You wake up on a beach with the moon shining down on you. You can’t remember falling asleep, or for how long sleep has consumed you. The faint sound of drums comes from behind you, and when you turn around you see glimpses of lit torches through the trees. You walk through the greenery, and discover a luau. Food, drink, and dancing everywhere! But you notice something strange and unsettling: nobody has a face. The music gets louder.
Time to take a much-needed dip in the deep end. Fratello Mare is the newest full-length from silent film accompanist and experimental visionary Mike Cooper. This is an album for those willing to surrender themselves to a half hour of exploratory soundscapes. It’s certainly not easy-listening, and absorbing the intended beauty within requires a bit more from the listener than most records. Now that you’ve been warned, let’s dive in.
There’s a distinct mixture of Pacific cultural influences in these songs. Cooper takes the influences of western folk and tropical music, and melts them together via loop-based guitar progressions that run through a multitude of effects pedals. He also has a clear fascination with the emitted sounds of birds, which can be found on almost every track. It invokes a drunk meandering through a lively jungle at dusk. Slightly queasy, but pretty.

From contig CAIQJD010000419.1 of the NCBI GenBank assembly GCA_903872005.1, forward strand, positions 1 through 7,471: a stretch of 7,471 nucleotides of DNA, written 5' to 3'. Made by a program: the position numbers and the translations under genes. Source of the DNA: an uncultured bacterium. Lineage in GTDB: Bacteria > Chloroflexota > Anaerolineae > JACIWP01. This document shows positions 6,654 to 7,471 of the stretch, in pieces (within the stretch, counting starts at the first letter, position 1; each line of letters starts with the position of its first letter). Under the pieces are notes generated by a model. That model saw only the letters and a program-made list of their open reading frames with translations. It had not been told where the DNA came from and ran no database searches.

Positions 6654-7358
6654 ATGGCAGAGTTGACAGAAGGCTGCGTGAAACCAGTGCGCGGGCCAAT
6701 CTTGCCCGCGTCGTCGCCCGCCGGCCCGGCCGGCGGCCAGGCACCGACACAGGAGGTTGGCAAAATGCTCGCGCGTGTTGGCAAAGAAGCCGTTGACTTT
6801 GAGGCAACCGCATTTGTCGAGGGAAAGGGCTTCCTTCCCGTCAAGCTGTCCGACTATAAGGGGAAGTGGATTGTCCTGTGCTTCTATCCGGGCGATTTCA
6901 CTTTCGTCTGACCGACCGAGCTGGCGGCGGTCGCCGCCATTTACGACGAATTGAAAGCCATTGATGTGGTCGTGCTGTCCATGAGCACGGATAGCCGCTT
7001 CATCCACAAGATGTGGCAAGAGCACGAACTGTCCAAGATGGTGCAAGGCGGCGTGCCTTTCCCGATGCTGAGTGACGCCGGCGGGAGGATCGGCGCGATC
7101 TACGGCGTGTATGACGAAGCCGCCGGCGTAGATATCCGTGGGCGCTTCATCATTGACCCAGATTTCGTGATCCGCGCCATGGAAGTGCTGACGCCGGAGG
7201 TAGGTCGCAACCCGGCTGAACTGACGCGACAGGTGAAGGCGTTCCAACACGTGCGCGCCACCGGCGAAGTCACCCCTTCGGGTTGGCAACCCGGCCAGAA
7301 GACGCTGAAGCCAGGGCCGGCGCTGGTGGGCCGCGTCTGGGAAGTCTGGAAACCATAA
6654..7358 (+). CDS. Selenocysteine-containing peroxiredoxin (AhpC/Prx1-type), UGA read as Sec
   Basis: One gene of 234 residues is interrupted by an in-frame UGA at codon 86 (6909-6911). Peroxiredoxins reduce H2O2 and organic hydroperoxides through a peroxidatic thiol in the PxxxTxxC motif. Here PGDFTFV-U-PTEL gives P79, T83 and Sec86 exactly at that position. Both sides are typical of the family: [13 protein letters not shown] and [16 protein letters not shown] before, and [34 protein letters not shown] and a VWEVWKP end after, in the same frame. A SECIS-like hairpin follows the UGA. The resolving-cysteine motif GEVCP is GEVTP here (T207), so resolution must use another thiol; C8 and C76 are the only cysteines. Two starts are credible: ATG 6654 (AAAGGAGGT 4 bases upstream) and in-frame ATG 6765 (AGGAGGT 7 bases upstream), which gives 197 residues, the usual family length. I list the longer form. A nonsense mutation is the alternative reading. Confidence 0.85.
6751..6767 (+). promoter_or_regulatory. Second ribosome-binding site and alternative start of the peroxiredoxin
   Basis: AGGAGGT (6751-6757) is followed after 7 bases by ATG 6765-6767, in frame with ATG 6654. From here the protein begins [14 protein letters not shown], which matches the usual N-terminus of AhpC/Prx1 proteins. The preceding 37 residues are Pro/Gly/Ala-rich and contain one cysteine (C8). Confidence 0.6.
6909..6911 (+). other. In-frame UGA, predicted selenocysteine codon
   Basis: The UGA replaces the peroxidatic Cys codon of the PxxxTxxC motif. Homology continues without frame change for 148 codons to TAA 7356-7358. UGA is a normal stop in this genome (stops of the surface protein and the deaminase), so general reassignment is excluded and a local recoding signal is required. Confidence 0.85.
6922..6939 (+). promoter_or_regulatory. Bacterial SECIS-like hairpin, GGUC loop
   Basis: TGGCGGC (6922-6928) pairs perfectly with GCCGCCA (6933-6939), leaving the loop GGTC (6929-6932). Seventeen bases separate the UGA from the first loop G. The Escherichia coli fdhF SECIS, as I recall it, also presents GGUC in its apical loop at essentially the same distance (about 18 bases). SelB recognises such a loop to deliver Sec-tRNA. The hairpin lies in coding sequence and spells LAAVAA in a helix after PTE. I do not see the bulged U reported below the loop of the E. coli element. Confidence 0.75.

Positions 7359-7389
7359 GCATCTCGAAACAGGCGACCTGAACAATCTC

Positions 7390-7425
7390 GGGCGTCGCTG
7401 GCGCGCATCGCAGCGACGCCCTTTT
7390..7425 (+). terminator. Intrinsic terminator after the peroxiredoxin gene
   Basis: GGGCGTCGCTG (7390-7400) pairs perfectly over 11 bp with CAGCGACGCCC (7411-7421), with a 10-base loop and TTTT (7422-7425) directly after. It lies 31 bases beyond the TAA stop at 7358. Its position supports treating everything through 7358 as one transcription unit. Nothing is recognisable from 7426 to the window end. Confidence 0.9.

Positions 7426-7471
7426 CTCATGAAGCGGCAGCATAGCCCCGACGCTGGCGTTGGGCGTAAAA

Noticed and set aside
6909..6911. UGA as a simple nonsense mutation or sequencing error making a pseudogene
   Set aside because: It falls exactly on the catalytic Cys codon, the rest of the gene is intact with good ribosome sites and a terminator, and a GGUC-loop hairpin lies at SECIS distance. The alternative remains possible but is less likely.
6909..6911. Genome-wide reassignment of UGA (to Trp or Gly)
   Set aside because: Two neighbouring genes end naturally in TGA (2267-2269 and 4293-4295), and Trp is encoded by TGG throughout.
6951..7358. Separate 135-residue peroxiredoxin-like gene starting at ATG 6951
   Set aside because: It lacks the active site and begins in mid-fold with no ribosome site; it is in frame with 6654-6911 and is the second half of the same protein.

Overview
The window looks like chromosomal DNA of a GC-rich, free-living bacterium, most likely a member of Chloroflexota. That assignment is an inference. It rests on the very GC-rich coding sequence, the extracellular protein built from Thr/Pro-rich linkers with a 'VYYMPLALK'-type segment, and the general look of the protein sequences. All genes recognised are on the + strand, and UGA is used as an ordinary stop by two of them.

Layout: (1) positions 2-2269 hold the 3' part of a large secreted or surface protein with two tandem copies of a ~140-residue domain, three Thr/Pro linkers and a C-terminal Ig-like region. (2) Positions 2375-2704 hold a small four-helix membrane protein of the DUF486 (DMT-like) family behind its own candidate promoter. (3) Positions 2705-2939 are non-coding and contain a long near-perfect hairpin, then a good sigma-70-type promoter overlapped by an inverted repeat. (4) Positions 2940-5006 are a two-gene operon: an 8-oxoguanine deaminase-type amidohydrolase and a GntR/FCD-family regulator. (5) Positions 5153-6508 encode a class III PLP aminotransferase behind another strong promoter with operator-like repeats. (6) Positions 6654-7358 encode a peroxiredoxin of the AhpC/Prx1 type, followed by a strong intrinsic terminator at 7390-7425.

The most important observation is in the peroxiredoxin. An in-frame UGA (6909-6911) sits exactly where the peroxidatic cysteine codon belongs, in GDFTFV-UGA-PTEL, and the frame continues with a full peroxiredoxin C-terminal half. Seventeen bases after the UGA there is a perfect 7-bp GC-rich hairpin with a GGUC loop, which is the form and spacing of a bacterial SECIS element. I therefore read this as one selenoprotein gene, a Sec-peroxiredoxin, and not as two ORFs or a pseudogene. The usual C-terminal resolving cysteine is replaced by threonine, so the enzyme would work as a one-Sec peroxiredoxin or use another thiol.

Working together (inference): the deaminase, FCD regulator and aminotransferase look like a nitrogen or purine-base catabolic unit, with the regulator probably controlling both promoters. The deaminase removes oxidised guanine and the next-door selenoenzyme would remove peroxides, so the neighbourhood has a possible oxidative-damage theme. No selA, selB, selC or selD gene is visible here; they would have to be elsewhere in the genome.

Cooper’s elegant use of percussion is what elevates this from an experimental, improvisational guitar record to a unique experience. Congas, marimba, vibraphone, tabla, and a multitude of other rhythmic odds and ends ornament these songs and provide beating hearts to guide the bizarre melodies. It’s a trip unlike any other. If you’re seeking ambient, experimental wanderings, this album is for you.
– stasi (@stasisphere)